Op-Ed: The AP Doesn’t Think Much of Hoosiers
by Leo Morris
The Associated Press had an astonishing story this week about what awful, horrible people Hoosiers are.
Apparently, we resist change, which means we are racist, sexist, homophobic, xenophobic monsters who should just crawl back into the primordial slime and let civilized people get on with the job of perfecting the world.
If Indiana is to compete successfully in a global economy, the article begins, quoting Gov. Eric Holcomb’s sensible observation, it can’t succumb to isolationism: “Digging a moat around yourself, filling it and saying, ‘We’re good,’ would be to retreat from not just competing, but having the opportunity to win.”
Fair enough. Capital will go where it can be the most productive, so we might as well get used to companies crossing the oceans, both ways. Economics will trump geography, and we will all be better off in the long run.
But having discovered the magic formula that all change is good and all resistance incomprehensible and indefensible, the writer embarks on a loopy, progressive tour of Indiana history designed to reveal the ignorant Hoosier bigot under every rock.
Hoosiers being upset at Subaru coming to Indiana — it got notorious nativist Evan Bayh elected governor, you know – is equated with:
- Hoosiers in the 1920s “anxious about” immigrants and loose Jazz Age morals “fanning a surge” in Ku Klux Klan membership. Really? Moral traditionalists and racial fanatics were the same group of people?
- Indiana just two years ago creating a legal defense fund for “business owners opposed to serving gay people,” Honestly? Wasn’t the issue more about people being forced to cater gay weddings over their religious objections? Isn’t there a difference, and isn’t it just a bit dishonest to blur the distinction?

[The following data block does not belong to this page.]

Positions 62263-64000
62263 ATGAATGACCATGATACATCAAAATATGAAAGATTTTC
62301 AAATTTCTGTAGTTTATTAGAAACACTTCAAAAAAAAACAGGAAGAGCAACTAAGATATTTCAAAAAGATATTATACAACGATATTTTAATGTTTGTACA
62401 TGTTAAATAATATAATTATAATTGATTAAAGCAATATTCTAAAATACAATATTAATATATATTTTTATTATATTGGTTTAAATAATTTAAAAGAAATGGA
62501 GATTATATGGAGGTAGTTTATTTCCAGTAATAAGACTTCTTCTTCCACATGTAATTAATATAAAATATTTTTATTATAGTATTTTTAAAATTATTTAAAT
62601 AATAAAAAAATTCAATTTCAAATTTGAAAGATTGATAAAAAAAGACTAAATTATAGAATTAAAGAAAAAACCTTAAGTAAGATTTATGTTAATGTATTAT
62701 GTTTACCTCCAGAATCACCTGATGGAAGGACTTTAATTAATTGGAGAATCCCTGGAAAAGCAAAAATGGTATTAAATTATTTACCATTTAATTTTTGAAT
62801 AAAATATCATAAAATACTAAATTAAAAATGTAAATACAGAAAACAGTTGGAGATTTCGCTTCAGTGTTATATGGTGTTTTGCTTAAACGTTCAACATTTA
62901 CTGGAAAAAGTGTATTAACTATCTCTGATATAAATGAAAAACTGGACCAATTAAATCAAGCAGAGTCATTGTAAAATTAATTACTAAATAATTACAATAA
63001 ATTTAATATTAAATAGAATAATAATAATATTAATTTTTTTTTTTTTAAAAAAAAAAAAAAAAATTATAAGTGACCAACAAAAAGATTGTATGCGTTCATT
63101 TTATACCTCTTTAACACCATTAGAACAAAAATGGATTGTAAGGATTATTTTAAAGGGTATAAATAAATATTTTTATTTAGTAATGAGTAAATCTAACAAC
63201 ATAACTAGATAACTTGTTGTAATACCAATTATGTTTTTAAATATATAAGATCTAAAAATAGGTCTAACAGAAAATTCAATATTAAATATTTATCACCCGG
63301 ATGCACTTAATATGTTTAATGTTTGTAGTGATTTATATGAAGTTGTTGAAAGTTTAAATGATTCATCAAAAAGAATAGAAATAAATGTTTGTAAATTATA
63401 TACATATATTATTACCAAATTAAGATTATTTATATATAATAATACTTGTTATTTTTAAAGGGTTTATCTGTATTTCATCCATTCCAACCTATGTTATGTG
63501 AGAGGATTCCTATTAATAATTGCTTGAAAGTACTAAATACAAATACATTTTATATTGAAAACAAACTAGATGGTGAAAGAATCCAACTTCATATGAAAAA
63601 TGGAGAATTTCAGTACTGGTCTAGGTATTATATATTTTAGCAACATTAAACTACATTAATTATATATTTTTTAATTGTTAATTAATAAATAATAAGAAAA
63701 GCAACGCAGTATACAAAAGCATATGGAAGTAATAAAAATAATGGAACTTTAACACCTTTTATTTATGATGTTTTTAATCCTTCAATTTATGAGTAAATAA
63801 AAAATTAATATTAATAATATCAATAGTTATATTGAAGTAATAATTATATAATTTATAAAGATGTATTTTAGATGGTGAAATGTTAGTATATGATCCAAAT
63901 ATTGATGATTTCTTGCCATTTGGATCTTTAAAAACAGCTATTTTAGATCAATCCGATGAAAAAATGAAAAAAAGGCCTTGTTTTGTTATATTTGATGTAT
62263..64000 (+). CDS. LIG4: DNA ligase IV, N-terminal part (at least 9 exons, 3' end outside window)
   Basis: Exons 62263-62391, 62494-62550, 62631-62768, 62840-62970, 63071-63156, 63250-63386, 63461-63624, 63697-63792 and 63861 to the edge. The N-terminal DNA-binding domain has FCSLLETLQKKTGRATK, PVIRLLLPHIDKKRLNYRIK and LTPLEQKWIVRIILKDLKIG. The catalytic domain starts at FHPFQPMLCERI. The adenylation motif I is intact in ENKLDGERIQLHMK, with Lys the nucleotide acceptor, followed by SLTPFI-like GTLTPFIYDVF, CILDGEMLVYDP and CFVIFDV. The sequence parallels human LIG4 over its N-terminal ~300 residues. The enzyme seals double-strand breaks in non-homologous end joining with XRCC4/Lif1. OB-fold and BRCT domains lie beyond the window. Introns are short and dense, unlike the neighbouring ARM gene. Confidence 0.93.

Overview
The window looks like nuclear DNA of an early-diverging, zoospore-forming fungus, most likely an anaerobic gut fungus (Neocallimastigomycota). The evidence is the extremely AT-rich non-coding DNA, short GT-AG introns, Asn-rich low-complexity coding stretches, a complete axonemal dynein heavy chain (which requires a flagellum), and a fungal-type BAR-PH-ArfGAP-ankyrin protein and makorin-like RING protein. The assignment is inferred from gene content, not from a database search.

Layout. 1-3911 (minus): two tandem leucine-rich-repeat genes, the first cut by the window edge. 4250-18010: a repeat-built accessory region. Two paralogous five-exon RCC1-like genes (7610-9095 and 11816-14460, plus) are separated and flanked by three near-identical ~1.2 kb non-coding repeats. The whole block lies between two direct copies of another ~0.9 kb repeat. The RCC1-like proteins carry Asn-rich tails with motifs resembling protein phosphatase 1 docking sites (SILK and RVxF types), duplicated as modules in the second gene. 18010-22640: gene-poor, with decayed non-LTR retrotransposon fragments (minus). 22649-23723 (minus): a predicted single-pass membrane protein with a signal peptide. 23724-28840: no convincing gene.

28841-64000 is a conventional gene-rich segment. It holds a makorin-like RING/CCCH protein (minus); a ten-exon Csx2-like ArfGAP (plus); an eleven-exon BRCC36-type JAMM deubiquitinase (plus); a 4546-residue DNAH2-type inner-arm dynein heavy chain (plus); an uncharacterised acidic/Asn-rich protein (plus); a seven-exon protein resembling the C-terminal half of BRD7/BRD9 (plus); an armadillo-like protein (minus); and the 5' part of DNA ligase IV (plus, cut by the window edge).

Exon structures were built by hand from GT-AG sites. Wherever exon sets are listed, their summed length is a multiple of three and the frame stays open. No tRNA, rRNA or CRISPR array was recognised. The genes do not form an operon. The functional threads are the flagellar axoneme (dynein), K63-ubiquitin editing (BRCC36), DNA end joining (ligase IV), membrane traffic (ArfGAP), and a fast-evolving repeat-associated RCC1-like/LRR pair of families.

- Gov. Holcomb this year signing laws targeting “immigrants and abortion rights.” Actually, the law “targeted” people who came to this country illegally, and the opposite of “abortion rights” is “rights of the unborn.” But a respect for borders and life are values that have defined us for generations, so obviously they must be changed.
Just in case we’ve missed the point, the author then throws in a couple of paragraphs about Hoosier workers being too unskilled for “the jobs of the future” and thus unprepared for a change as big as the move from an agrarian economy to an industrial one. We’ve been so busy foolishly resisting the changes coming at us that we have failed to educate ourselves to deal with the changes. For shame, for shame.
But perhaps it’s not completely our fault. Our ignorant nostalgia for the past and despicable hostility to foreign trade, after all, are magnified by the “powerful political currents that helped elect President Donald Trump.”
You remember those currents. They were created by millions of ordinary Americans — including ignorant, backward Hoosiers — who were sick and tired of being vilified and condescended to by a cadre of snotty elites who detest them and everything they stand for.
“Change,” it should not need to be pointed out, is a neutral value, so we are free to promote beneficial change and block harmful change, and we need to be wise enough to know the difference. Thoughtful conservatives do not resist change just because it is new. We merely seek to hold on to what has worked as a foundation for our untried innovations. Thoughtful progressives, it is hoped, do not seek change merely because it is new. Change that is not a careful addition to what we already have is not “progress” but a recipe for disaster.
Those who worship change for change’s sake are as misguided as those who resist change merely for tradition’s sake — and in the long run, they are far more dangerous.
Leo Morris, columnist for The Indiana Policy Review, is a veteran of 40 years in Indiana journalism. As opinion editor of the Fort Wayne News-Sentinel, Morris was named a finalist in editorial writing by the Pulitzer Prize committee. Contact him at firstname.lastname@example.org.